The three foxes, Carrick, Ayr, and Lanark, also ran to a large den of land foxes to share the news and bring back one or two of the younger ones to join the animals on the island. This year, four vixens were chosen.

The news gathered in the pack and in the den shattered the animals. In fact, Penrith had intended to stay until nightfall, when the bridge was sinking into the sea, but the great wolf left early. And, this time, he came back to Timothy's island with the mate, Belsay.

The animals did not speak until they reached Timothy, who was surprised to see them return so early in the evening.

Carrick spoke first. "Master, a band of men were overheard miles away by the foxes at Arboarth. Inside a house near the den, one fox overheard the taking of an oath to find Alba's jewels. You need to prepare for an invasion."

Timothy, who, if he knew his age, was sixteen, blanched. He did not know evil. His heart was as pure as a four-year-old child. He could hardly understand Carrick's words.

Penrith spoke next. "We shall defend you, but you must lead us. We are your servants, as my tribe has been for fifty-two generations. We shall do as you instruct us, Master Timothy."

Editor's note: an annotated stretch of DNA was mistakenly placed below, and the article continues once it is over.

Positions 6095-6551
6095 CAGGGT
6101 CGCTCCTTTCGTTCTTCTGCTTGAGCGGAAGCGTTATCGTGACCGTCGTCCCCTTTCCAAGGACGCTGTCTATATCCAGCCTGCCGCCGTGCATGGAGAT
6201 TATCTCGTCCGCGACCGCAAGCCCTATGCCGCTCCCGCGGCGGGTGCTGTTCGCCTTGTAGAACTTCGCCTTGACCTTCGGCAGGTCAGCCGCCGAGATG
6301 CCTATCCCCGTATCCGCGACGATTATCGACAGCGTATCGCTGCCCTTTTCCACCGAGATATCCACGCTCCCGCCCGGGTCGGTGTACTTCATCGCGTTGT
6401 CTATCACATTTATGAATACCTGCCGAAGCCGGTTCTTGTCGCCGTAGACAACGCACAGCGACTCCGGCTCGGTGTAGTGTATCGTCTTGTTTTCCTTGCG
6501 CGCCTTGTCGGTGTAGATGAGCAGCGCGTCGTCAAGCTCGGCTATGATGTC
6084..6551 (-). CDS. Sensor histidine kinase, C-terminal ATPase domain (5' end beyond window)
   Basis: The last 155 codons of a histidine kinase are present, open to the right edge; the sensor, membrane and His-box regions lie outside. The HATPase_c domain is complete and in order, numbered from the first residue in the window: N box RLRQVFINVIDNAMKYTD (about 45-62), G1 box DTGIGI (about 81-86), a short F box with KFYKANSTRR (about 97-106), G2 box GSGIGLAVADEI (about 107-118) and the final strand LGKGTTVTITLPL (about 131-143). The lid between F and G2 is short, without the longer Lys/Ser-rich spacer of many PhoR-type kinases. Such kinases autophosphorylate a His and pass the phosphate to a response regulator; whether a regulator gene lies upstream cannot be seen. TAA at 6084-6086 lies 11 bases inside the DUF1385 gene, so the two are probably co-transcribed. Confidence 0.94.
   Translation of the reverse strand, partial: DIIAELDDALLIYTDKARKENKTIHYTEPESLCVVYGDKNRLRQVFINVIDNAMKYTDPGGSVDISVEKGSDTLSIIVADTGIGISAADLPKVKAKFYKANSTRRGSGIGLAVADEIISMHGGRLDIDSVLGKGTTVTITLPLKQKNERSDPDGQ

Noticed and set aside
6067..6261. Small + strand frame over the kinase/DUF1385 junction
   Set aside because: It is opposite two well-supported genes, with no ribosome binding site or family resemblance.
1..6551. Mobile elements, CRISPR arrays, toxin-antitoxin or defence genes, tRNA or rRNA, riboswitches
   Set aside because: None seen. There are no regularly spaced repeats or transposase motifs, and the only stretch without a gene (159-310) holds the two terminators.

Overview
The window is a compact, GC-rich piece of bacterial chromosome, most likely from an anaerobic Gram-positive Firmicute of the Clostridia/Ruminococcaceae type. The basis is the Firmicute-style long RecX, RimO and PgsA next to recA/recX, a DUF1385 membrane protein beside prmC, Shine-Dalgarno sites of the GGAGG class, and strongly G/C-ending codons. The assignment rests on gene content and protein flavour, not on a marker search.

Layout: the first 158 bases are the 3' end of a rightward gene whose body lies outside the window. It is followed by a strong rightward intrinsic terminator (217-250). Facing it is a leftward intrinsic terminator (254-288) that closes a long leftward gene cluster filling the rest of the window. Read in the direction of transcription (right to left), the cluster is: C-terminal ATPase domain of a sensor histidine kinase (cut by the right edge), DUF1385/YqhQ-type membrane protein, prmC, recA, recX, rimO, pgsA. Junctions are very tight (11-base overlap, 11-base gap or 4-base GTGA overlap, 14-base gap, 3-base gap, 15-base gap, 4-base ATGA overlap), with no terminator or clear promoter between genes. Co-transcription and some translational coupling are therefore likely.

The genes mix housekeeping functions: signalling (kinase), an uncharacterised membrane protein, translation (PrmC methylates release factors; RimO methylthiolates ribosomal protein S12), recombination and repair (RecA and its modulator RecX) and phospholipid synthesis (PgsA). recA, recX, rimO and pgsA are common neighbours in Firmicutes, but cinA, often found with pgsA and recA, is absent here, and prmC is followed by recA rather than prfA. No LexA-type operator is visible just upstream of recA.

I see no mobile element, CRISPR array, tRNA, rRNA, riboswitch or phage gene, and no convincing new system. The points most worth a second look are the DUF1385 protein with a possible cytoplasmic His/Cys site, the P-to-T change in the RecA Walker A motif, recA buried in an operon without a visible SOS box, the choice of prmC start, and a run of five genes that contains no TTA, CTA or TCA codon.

Timothy spoke with a shaking voice. "I know nothing of men who want to take the jewels of my ancestors. I do not understand why they want to come here and disturb our peace. I do not know what to do."

Penrith spoke again. "We must consult Ringsend, the ancient sea turtle. This great beast has seen hundreds of years of men and knows the types of evil which are found in the hearts of some men. I shall ask him to come to us, now."

Timothy agreed, and the group of animals walked to the far western shore which faced the setting sun. More animals now had heard of the great danger to come upon the island, and soon, a large group followed Carrick to the shore, behind Timothy.